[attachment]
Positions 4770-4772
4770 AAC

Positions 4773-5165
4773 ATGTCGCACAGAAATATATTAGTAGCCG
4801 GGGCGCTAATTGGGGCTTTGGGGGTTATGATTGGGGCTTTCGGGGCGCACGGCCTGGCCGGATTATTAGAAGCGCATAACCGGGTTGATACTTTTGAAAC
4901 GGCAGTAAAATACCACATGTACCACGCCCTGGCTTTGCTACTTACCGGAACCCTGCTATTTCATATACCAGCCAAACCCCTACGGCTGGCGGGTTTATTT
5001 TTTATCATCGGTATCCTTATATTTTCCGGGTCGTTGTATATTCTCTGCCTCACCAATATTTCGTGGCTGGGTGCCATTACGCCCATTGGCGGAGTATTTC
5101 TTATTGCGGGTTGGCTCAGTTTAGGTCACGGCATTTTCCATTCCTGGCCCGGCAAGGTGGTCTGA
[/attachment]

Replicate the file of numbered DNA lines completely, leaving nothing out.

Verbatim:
Positions 4770-4772
4770 AAC

Positions 4773-5165
4773 ATGTCGCACAGAAATATATTAGTAGCCG
4801 GGGCGCTAATTGGGGCTTTGGGGGTTATGATTGGGGCTTTCGGGGCGCACGGCCTGGCCGGATTATTAGAAGCGCATAACCGGGTTGATACTTTTGAAAC
4901 GGCAGTAAAATACCACATGTACCACGCCCTGGCTTTGCTACTTACCGGAACCCTGCTATTTCATATACCAGCCAAACCCCTACGGCTGGCGGGTTTATTT
5001 TTTATCATCGGTATCCTTATATTTTCCGGGTCGTTGTATATTCTCTGCCTCACCAATATTTCGTGGCTGGGTGCCATTACGCCCATTGGCGGAGTATTTC
5101 TTATTGCGGGTTGGCTCAGTTTAGGTCACGGCATTTTCCATTCCTGGCCCGGCAAGGTGGTCTGA